Link to this page: https://www.socialistparty.org.uk/issue/913/23439
Corbyn union nominations round-up and view from the workplace
In the last fortnight, more trade unions have announced who they are backing in the Labour leadership contest. General union Unite and public sector union Unison have maintained their support for Jeremy Corbyn joining the bakers' union BFAWU, builders' union UCATT, the Communication Workers' Union and three others. While Community union has been joined by the general union the GMB, shop workers' union Usdaw and the Musicians' Union in endorsing Owen Smith in a joint letter to the Daily Mirror. Below are comments from members of some of the unions in response:
Many Unison members will be pleased that our union has officially backed Jeremy Corbyn for Labour leader. Jeremy is the only candidate, as was the case with the leadership election in 2015, who is fully supportive of the trade union movement and who is in line with the union's anti-austerity policies.
The immense support and enthusiasm that he receives from activists was witnessed at our annual conference in Brighton in June. When Jeremy spoke he got a huge standing ovation and was mobbed by supporters when he finished speaking - the fact that we have a Labour leader who is unashamedly pro-trade union is a big step forward!
However make no bones about it, there are plenty in our union who would have liked to have 'done a GMB' and supported Owen Smith. General secretary Dave Prentis made a statement on 12 August which talks of Labour becoming the 'nasty party' with many veiled attacks on the Corbyn campaign.
Prentis fears a Corbyn-type movement in Unison that could transform our union from top to bottom. Unison members would do well to remember that Prentis and his bureaucracy spent hundreds of thousands of pounds witch-hunting Socialist Party members in Unison in an unsuccessful attempt to 'get the Trots' - sound familiar to the Labour Party today?
The key issues for Unison members are first of all ensuring a Corbyn victory but then making sure we properly finish the job - no more compromise with right-wing Labour councillors cutting our jobs or Labour MPs who are happy to take our union donations but don't support union policies.
Importantly we need to discuss how exactly we can get the fairer society that Corbyn supports and many Unison members want to see - Socialist Party supporters in Unison believe that means breaking with the failed system of capitalism and introducing widespread public ownership of the banks and major industry.
Then we can truly put people before profit!
Unison member in the West Midlands
I was a delegate to the recent GMB conference in June. At the conference Jeremy Corbyn spoke and was given a rousing response by delegates.
In his speech at the same conference General Secretary Tim Roache gave his full support for Jeremy. He said that Jeremy was the democratically elected leader of the party and that the right wing in the party should support him and not attack him.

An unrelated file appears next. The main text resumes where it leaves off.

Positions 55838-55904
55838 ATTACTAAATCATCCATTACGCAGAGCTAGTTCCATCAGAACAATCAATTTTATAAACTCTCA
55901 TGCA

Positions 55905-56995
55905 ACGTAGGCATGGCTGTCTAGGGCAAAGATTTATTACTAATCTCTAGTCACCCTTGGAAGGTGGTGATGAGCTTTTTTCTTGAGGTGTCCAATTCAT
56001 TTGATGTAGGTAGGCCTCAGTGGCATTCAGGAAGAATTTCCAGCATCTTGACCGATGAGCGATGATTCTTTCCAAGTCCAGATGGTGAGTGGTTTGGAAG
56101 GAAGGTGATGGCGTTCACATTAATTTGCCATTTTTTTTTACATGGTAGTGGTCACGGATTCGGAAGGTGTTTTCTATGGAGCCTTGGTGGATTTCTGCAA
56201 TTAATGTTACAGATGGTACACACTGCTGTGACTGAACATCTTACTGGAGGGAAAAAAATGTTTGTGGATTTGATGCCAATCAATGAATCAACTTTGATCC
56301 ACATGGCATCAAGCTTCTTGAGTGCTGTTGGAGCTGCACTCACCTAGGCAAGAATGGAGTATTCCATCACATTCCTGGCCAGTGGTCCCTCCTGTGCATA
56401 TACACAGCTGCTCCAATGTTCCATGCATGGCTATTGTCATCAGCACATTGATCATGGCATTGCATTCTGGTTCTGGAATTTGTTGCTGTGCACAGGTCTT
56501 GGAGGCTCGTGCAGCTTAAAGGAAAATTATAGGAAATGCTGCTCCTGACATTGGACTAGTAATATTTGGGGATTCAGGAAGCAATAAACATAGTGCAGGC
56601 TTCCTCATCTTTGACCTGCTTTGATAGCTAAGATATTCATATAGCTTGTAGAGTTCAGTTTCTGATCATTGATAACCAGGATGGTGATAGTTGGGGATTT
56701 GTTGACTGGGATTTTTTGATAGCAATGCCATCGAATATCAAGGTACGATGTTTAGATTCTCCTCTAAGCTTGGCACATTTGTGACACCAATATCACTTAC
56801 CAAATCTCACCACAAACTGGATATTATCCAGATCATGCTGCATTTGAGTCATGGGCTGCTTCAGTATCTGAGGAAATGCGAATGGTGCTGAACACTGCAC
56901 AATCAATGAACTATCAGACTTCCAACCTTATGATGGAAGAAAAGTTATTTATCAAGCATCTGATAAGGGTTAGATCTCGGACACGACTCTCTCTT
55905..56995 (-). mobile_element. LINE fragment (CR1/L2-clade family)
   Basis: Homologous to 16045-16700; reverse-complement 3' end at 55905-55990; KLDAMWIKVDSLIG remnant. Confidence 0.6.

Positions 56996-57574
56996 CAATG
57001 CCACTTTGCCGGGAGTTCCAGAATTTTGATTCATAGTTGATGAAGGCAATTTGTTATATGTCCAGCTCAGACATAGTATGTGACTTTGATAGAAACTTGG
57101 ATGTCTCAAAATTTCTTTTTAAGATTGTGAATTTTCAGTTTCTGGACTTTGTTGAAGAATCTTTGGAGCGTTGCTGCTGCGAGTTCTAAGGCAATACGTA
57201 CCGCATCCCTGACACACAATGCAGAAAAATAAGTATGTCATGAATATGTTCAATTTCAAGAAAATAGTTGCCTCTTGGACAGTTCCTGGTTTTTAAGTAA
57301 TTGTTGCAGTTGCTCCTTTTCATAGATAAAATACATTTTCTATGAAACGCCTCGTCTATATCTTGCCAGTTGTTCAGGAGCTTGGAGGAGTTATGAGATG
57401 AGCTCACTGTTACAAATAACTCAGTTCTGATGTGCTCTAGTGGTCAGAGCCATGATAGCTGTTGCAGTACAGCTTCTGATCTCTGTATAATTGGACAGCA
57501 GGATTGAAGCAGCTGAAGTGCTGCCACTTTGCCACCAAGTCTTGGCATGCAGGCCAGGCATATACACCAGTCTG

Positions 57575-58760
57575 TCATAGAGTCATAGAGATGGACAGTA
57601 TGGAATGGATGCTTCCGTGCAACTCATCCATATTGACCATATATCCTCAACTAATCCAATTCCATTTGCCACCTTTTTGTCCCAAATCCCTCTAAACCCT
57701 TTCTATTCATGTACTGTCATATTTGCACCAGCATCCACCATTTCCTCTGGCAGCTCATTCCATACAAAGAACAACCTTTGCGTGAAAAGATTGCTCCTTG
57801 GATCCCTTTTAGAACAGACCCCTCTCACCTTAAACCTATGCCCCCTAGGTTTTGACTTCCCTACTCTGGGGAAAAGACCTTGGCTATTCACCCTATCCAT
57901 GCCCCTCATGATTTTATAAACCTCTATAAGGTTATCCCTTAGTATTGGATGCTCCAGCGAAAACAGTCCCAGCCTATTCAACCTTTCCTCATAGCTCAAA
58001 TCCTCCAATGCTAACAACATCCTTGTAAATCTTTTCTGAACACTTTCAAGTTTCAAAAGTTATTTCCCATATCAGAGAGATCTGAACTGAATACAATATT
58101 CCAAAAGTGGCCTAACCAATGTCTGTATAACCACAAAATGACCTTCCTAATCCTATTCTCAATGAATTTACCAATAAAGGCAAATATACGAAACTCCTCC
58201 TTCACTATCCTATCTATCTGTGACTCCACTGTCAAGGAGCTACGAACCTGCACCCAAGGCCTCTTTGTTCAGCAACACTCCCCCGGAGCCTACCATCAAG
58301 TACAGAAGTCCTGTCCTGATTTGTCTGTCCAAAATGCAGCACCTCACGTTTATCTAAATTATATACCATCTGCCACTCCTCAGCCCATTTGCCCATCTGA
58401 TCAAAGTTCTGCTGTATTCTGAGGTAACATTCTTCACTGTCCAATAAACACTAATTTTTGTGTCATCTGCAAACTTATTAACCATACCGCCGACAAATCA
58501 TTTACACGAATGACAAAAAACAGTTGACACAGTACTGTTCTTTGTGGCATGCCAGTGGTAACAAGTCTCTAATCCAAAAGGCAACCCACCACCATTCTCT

A recent poll of GMB members was conducted by email asking who was best to lead the party, this saw just 40,000 in a union of over 600,000 respond - with a majority in favour of Owen Smith. I didn't even get to vote despite receiving an email saying I would be able to.
This vote was conducted with no debate whatsoever, allowing the anti-Corbyn media to have free reign.
The letter signed by Tim to the Mirror now supporting Owen Smith says we need to be radical but we also need to be credible. Are Jeremy's policies of building 500,000 houses, calling for an end to zero-hour contracts, for public ownership of the railways and an end to privatisation in the health service not credible then?
Support for Owen Smith will not serve the interests of GMB or any other union members.
GMB rep at JCB
The fact that the leadership of the shop workers' union Usdaw, whose members are among the most low-paid in Britain, are supporting a candidate who calls for a minimum wage less than the union is committed to is bad enough.
The TUC and Usdaw are committed to campaigning for a £10 an hour minimum wage, the same as Jeremy Corbyn but Owen Smith only calls for a minimum wage of £8.25!
But that it was done with no consultation at all with the membership is even worse. A meeting of the leadership didn't even take place; the decision was reached by a phone ballot of the Usdaw executive council. Even so there are still a number of Corbyn supporters on the executive council, not to mention the majority of Usdaw's 440,000 membership. Corbyn received a thunderous reception at Usdaw's conference in April and has the overwhelming support of reps.
Over the past few years, Usdaw's conference has passed policies that are currently being put forward by Corbyn - a £10 an hour minimum wage, repeal of the anti-union laws, renationalisation of the railways and a mass council house building programme to name but a few.
Usdaw members have initiated an Usdaw4Corbyn campaign and will be campaigning for his victory, as well as campaigning for a fighting, democratic leadership of the union that reflects the views of its membership.
Scott Jones, Chair, Usdaw East London retail branch C026 (personal capacity)
I do not agree that the decision to back Owen Smith is necessarily for the good of musicians. Jeremy Corbyn's stance on the arts to me is very clear with instrumental lessons for all children, outreach art programmes etc. He seems to me more and more the only person that isn't constantly conflicted by balancing business interests with those of the people.
Ross Power, composer and Musicians' Union member
In The Socialist 24 August 2016:
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